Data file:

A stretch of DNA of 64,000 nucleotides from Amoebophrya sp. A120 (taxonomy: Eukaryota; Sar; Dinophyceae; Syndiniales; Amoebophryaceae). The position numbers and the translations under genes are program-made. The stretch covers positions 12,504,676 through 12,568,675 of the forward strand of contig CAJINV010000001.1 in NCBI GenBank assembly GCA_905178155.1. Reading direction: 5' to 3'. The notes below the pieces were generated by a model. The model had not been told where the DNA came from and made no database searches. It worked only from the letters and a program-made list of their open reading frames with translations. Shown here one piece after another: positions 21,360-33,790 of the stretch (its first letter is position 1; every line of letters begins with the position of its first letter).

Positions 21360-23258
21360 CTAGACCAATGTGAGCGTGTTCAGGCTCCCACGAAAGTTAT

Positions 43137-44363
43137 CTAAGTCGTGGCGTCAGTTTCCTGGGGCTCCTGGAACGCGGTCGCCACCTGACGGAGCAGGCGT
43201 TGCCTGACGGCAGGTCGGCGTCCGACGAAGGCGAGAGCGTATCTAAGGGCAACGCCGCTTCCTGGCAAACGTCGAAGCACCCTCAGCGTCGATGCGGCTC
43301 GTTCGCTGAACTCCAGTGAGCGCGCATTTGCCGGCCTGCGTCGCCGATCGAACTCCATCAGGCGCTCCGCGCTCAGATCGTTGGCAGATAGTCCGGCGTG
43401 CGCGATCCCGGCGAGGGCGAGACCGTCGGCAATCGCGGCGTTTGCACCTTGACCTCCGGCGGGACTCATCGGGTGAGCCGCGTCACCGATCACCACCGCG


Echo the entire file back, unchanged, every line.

A stretch of DNA of 64,000 nucleotides from Amoebophrya sp. A120 (taxonomy: Eukaryota; Sar; Dinophyceae; Syndiniales; Amoebophryaceae). The position numbers and the translations under genes are program-made. The stretch covers positions 12,504,676 through 12,568,675 of the forward strand of contig CAJINV010000001.1 in NCBI GenBank assembly GCA_905178155.1. Reading direction: 5' to 3'. The notes below the pieces were generated by a model. The model had not been told where the DNA came from and made no database searches. It worked only from the letters and a program-made list of their open reading frames with translations. Shown here one piece after another: positions 21,360-33,790 of the stretch (its first letter is position 1; every line of letters begins with the position of its first letter).

Positions 21360-23258
21360 CTAGACCAATGTGAGCGTGTTCAGGCTCCCACGAAAGTTAT

Positions 43137-44363
43137 CTAAGTCGTGGCGTCAGTTTCCTGGGGCTCCTGGAACGCGGTCGCCACCTGACGGAGCAGGCGT
43201 TGCCTGACGGCAGGTCGGCGTCCGACGAAGGCGAGAGCGTATCTAAGGGCAACGCCGCTTCCTGGCAAACGTCGAAGCACCCTCAGCGTCGATGCGGCTC
43301 GTTCGCTGAACTCCAGTGAGCGCGCATTTGCCGGCCTGCGTCGCCGATCGAACTCCATCAGGCGCTCCGCGCTCAGATCGTTGGCAGATAGTCCGGCGTG
43401 CGCGATCCCGGCGAGGGCGAGACCGTCGGCAATCGCGGCGTTTGCACCTTGACCTCCGGCGGGACTCATCGGGTGAGCCGCGTCACCGATCACCACCGCG